I feel there are only two times a family can sell their flat: (A) the right time, and (B) the wrong time. Which leads us to the easiest quiz ever: What time is it now for selling? First hint is that the answer’s not A. And if you disagree, here’s a few things you should know before selling:
1. COVs are at a 2.5 Year Low
Cash-Over-Valuation (COV) is the money paid over and above the actual value of the flat. COV is vital for two main reasons:
The first is that it tends to be a large cash infusion. That liquidity is exactly what you need when upgrading. But considering COV prices are their lowest in 2.5 years, trying to upgrade now is the definition of bad timing.
The second reason is that COV makes up a large part of your flat’s capital appreciation. If you’ve put in money to improve your flat (e.g. interior design), COV is often how you reap the benefit. But with COV prices so depressed, you’ll be lucky to break even.
Now I’m not about to politicize the issue, and get into a “Should housing even be an asset?” debate. If I do that, they’ll never unshackle me from this wall. For all practical purposes, let’s say your flat’s an asset. Now look at how it’s faring:
Back in September 2012, we were still discussing a million dollar resale flat. It had a COV of around $195,000, and while that was a freak incident, pay close attention to the language in the linked article. At the time, it saw fit to mention that COV is “normally below $100,000”.
What does that tell you about COV estimates, less than a full year ago? I’ll tell you one thing for sure: A COV of $50,000 wouldn’t have surprised anyone back then.
But as of January this year, COV prices were around $35,000. As of July, they fell further to around $20,000. In an environment where prices are going down faster than a bribed boxer, do you really want to sell?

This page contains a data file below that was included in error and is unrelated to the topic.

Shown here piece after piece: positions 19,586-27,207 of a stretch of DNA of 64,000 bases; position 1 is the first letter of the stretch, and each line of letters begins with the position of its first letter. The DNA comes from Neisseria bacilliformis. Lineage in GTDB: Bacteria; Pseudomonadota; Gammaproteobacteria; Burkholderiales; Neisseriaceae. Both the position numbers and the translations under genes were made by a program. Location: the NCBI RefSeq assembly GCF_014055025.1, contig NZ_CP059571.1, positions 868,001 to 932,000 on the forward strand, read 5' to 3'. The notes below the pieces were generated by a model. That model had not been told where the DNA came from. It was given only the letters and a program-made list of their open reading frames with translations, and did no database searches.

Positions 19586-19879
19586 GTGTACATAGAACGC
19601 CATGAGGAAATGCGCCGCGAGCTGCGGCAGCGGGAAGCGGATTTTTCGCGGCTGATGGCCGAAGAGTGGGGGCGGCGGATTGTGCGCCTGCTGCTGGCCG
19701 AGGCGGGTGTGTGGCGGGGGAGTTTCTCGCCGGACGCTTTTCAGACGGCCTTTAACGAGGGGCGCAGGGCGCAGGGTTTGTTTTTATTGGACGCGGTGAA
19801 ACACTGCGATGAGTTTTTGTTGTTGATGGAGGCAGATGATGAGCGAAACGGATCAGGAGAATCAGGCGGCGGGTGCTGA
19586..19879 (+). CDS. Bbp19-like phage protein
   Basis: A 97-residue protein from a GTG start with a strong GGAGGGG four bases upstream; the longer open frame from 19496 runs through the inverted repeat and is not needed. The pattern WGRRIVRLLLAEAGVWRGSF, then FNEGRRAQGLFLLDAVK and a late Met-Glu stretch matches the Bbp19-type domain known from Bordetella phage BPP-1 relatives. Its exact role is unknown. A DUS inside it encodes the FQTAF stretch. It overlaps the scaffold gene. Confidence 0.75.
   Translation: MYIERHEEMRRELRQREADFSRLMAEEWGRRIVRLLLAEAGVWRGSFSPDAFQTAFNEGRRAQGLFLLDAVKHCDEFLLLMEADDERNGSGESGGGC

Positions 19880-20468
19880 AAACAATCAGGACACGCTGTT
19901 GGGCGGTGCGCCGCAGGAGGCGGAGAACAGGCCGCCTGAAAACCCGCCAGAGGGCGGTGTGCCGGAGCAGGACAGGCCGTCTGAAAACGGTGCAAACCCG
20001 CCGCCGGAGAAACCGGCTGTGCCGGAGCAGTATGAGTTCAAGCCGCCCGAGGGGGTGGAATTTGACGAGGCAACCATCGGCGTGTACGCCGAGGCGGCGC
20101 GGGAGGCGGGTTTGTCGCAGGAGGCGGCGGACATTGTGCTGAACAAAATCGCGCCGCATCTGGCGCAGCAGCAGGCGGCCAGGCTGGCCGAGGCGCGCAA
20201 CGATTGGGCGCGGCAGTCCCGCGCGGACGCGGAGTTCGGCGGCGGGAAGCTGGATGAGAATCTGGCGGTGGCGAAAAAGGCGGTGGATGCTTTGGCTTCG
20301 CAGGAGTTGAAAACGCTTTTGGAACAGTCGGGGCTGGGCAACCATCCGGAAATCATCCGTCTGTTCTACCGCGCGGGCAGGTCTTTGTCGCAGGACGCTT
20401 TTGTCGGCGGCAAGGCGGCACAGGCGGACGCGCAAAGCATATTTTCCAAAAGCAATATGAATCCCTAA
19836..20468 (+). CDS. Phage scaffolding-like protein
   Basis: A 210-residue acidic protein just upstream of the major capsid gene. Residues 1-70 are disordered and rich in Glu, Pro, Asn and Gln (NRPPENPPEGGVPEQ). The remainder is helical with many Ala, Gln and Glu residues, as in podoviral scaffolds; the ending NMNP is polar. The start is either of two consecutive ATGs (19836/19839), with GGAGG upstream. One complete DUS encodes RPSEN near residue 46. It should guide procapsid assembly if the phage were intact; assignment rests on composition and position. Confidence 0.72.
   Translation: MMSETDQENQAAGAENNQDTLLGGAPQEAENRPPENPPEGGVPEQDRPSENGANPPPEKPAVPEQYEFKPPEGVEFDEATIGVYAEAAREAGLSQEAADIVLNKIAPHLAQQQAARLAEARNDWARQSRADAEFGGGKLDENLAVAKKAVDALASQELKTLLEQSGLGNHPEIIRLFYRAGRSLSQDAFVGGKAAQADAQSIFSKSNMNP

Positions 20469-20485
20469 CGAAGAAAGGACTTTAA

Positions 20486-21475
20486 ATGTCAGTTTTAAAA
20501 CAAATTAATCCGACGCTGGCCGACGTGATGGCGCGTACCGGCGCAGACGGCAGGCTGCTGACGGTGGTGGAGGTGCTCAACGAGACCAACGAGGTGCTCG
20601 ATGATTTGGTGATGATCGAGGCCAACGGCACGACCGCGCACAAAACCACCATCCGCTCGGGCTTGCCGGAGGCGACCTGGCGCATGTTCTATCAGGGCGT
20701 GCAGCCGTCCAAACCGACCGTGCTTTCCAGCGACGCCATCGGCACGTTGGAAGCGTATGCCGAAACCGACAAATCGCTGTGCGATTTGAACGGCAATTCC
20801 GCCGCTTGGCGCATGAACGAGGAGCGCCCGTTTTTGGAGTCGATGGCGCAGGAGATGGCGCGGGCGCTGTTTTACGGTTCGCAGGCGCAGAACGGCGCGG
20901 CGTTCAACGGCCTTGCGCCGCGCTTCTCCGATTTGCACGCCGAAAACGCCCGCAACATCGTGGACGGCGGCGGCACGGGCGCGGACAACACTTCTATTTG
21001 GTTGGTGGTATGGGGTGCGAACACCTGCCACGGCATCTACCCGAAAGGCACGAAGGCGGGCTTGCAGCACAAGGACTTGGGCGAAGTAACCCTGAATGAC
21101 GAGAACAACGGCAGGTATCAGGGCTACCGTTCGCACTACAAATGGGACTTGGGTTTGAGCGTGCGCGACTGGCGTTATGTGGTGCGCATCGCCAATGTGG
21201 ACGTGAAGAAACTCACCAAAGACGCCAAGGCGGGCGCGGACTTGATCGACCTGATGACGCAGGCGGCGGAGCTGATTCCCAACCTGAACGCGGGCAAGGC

2. It’s Hard to Get Financing Right Now
The recent cooling measures have introduced a MSR (Mortgage Servicing Ratio) of 35%, and a Total Debt Servicing Ratio (TDSR) of 60%. This other article will explain it in detail, or you can ask a mortgage specialist for free at MoneySmart.
But basically, it means people can borrow less from the bank. Ergo, many home buyers will not be able to borrow enough to meet your asking price. It might not matter how much you’ve improved the property, how great the location is, etc. The buyers just may not have the leverage right now, however much they like your flat.
But if you want to sell anyway, you’re like a Ferrari salesman insisting on closing a deal with a hobo. You can end up selling for as much as the buyer can give you, rather than the full value.
The other way this affects you is if you’re upgrading.
You can’t borrow as much for your new condo, bigger flat, etc. And with the COV on your existing property lower than usual, are you sure now’s the best time to upgrade?
Remember that property prices move in cycles. Each peak is usually higher than the last; so if you’ve missed this one, it might be worth waiting to catch the next before upgrading. Which leads me to the next point…
3. Consider Just Waiting a While More
Defence Minister Ng Eng Hen recently told Toa Payoh residents not to sell their flats, and he’s right. Toa Payoh’s a gold mine, and unless you have unique reasons, there’s no reason to let go of it. Especially not when resale prices are down.
But we can apply the same principle to most HDB flats. Just take a look at the resale price index: Like I said in point 1, every property peak tends to be higher than the last. So if you can afford to hold, why would you choose to sell during a down period?
Even with home loan interest rates creeping up (around 0.2%), a few hundred bucks a month hardly justifies a panicked sell-off. And if it’s profit you’re aiming for, you’ve probably missed the boat.
It might be best to live with it and wait for the next peak, rather than leap off the pier.
4. New Supply of Flats for Singles Will Lower Demand
HDB is launching BTO flats that cater to singles, with massive subsidies. This is the population demographic that, just a month ago, was still fighting for resale flats with Permanent Residents (PRs).
It’s likely that these new flats will cool demand in the resale market; again, a factor that drives COV downward. The continuation of this approach (HDB catering to singles) is a unique factor on this list. It’s the only one that suggests you should sell, before demand softens even further.
But there’s a limit to how many “flats for singles” HDB can set aside. And with the continued influx of foreigners and PRs, who can’t buy BTO flats, most signs point toward continued rises in resale flat prices. In the future, that is.
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